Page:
JAIC 1993, Volume 32, Number 3, Article 1 (pp. 213 to 230)
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Journal of the American Institute for Conservation
JAIC 1993, Volume 32, Number 3, Article 1 (pp. 213 to 230)





Baleen emerged as a useful by-product of the whaling industry in many cultures and societies. Its thermoplastic nature and enormous strength allowed it to fulfill many functional and decorative roles. In the Arctic communities of northwest Alaska, whaling was central to the way of life as early as 1000 A.D. (O'Connor 1987).

The Inuit of Alaska hunted whales in the spring amid great ritual and ceremony. They concentrated primarily on the bowhead whale, a baleen whale that spent its entire life cycle in polar waters. The Inuit made use of all their resources, and baleen was not overlooked. Prior to European and American influences, baleen traditionally was worked by the men of these communities, whose job it was to work the so-called “hard materials.” This tradition continued until this century.

Baleen was easily removed from the gum of a dying whale while the plates were still elastic and flexible. As it dried it became hard and inflexible. In order to be worked, baleen was cut into sizes appropriate for use. It was then immersed in hot or boiling water for an extended period to make the keratin pliable again. According to conservators at the American Museum of Natural History in New York, who recently treated a Kwakiutl mask with baleen fringe, the northwest Alaska natives also knew that dry baleen could be made temporarily soft and flexible by soaking it in urine. The ammonia component in the urine was effective at breaking down the peptide bonds of the baleen (Nieuwenhuizen 1991). Once the baleen plates were cut into predetermined sizes and soaked for several weeks, smaller strands were prepared for weaving by peeling thin strips from a larger, thicker one; the parallel alignment of fibrils in the baleen plate facilitates this process.

Baleen basketry of a particular type developed in the regions of Barrow, Point Hope, and Wainwright, Alaska, sometime after the decline of Yankee whaling around 1914 (fig. 8). The first documented example of this basketry, based on a willow-root prototype, was made for Yankee whaler and Barrow resident Charles D. Brower (Lee 1983). Early in the development of the craft, few people were making baskets; each had a distinctive style and working method. Baskets were often signed on the bottom with the name of the artist and the town where they were made. Sometimes a combination of vertical, diagonal, and horizontal lines used for property marks was added.

Fig. 8. Early Kinguktuk blasket with geometric finial. 7.5 � 11.2 cm. Narrow weft. Alaska State Museum, Juneau (II-A-2462). Photograph by Richard S. Lee, courtesy of Alaska State Museum.

In order to make baskets of this type, strips of baleen were laboriously trimmed and polished into a flat or rounded contour by applying pressure to the strip with a sharp implement. Throughout the weaving process, the baleen strips were soaked in water so that they remained moist and flexible. Perfectly symmetrical wefts were also produced by drawing strips of baleen through a steel draw plate (Lee 1983). The baleen strips were then woven through a perforated starter disc at the base of the basket; the disc was often made of bone or walrus ivory. Such a basket could take from days to months to complete, depending on the quality of the woven wefts and rods. The completed baskets were sold directly to visitors or itinerant traders or at locally owned stores (Lee 1983). Contemporary basket makers in the region have shortened the time-consuming polishing process and have instead applied mineral oil or an aerosol varnish to the finished wefts and rods. Today, objects such as letter openers, small decoratively inscribed plates, model boats, and toys are still made of baleen for the tourist market.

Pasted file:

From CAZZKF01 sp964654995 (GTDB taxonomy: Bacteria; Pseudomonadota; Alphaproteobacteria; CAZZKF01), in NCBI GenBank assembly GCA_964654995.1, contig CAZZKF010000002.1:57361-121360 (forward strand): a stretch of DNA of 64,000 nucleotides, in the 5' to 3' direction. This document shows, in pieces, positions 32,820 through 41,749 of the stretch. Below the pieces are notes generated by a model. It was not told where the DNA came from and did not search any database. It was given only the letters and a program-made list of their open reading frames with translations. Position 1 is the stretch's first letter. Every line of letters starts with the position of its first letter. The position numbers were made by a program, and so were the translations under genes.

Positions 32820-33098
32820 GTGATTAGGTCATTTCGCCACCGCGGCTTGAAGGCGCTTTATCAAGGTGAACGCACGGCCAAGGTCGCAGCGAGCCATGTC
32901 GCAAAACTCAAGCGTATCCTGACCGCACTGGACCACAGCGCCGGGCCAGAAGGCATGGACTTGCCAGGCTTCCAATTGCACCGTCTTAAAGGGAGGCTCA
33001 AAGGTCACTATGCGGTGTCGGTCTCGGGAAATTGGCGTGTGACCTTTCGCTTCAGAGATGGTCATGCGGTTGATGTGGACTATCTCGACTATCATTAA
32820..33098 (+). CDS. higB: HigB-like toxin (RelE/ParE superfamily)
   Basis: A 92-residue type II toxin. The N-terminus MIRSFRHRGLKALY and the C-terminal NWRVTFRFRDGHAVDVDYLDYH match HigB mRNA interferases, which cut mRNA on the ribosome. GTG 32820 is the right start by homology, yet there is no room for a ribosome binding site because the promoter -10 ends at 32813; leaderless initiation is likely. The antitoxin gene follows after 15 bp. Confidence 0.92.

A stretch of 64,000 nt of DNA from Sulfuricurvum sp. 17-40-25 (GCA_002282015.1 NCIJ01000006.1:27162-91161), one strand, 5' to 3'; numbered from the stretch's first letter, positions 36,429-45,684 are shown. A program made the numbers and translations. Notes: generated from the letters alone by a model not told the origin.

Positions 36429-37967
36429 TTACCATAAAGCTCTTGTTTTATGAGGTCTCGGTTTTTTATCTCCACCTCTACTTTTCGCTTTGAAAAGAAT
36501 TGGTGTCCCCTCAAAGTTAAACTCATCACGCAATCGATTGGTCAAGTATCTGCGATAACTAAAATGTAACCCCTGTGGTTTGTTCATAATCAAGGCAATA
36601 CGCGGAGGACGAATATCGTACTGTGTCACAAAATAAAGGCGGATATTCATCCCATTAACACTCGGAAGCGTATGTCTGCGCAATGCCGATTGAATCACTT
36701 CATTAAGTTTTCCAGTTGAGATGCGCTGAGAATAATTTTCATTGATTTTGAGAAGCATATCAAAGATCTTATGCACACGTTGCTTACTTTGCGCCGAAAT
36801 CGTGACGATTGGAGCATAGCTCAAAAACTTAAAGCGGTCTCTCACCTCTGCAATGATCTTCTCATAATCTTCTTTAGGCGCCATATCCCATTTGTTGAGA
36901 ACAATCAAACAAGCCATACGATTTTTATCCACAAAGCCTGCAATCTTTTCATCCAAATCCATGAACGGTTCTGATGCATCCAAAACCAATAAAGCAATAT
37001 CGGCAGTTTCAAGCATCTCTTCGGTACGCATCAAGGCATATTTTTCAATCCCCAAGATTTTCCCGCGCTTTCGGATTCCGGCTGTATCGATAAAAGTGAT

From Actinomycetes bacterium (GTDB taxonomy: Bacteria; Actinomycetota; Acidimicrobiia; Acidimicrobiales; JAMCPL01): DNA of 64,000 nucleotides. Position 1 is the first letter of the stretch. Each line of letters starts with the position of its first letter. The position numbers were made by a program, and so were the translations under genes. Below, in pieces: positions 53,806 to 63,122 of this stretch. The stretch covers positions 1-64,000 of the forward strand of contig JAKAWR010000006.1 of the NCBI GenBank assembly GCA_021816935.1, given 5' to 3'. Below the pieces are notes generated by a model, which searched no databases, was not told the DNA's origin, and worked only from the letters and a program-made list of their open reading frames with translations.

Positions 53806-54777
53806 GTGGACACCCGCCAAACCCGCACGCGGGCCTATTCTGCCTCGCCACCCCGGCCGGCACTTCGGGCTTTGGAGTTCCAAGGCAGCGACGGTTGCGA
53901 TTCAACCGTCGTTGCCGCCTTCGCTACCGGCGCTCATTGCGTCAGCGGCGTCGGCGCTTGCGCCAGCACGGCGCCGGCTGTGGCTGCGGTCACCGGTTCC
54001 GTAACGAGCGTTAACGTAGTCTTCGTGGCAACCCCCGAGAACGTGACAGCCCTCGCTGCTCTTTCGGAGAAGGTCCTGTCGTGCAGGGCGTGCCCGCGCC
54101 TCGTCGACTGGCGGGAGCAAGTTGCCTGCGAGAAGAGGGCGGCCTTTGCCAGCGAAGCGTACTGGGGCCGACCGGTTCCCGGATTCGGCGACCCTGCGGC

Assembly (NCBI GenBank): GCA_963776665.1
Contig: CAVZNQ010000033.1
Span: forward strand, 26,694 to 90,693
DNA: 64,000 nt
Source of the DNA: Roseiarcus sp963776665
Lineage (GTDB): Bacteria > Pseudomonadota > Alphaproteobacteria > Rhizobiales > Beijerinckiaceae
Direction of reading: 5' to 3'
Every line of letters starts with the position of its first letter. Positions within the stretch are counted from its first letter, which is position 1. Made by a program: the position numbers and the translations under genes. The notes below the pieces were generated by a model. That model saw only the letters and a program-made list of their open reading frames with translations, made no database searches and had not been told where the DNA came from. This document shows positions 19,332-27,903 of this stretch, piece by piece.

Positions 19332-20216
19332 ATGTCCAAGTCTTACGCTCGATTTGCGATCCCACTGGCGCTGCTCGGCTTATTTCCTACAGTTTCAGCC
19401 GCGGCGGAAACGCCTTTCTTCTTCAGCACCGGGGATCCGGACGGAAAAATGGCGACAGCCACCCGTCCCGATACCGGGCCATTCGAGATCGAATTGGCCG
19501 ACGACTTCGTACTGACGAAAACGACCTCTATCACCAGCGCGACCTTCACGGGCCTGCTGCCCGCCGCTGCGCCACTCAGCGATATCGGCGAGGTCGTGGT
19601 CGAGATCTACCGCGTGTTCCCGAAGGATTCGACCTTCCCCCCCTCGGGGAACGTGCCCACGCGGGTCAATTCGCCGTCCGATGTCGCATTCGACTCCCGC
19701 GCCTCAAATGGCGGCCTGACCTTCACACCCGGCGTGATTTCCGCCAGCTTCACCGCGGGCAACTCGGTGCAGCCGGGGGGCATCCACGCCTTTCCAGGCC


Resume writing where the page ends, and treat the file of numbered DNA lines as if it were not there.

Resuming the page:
Baleen had other functional uses. Because it did not collect frost, it was especially useful for objects such as fishing line and snares, which required strength and flexibility and were necessary for subsistence fishing and trapping. Baleen hairs were used as bow strings and woven into fish weirs. Thin strips of baleen were routinely used to weave mats. Wider and thicker pieces were used as toboggan runners. Baleen strips and small baleen plates were used to make vessels in oval and round shapes, often with wooden bottoms (fig. 9). Archaeological evidence from the 16th-century Basque whaling site in Red Bay, Labrador, indicates that the Basque whalers used huge plates of baleen as some kind of roof covering (Tuck and Grenier 1989).

Fig. 9. Baleen basket. Department of Anthropology, Smithsonian Institution. Cat. no. 418393. Courtesy of National Museum of Natural History, Smithsonian Institution.


Whaling in Europe and the Americas was driven by current market demands. The primary products of the whaling industry were whale oil and whale meat, which was commonly processed into meal, feed, or fertilizer. Early on, baleen comprised only a small portion of the useful by-products. According to written records, baleen plates were first imported into England quite by accident in 1594 when a Biscayan ship wrecked off the coast and the cargo drifted to shore (Stevenson 1907).

Bone spades, made of steel, were used to harvest baleen plates from the whale's mouth. After the plates were removed from the gum, they were scraped clean, sorted, and stacked according to color, size, and quality before awaiting their final destination. In the American industry, baleen was delivered to factories in Boston and New York bundled into groups of 15 to 25 individual plates. Because the plates are not uniform, areas on an individual plate were selected for specific purposes. The intended function of each section depended on the flexibility of the baleen in each area and the probability of splitting it along straight lines. According to Stevenson (1907), in order to make the baleen workable, the plates were soaked in tepid water for one to two weeks and then placed in a steam box for 40 to 60 minutes.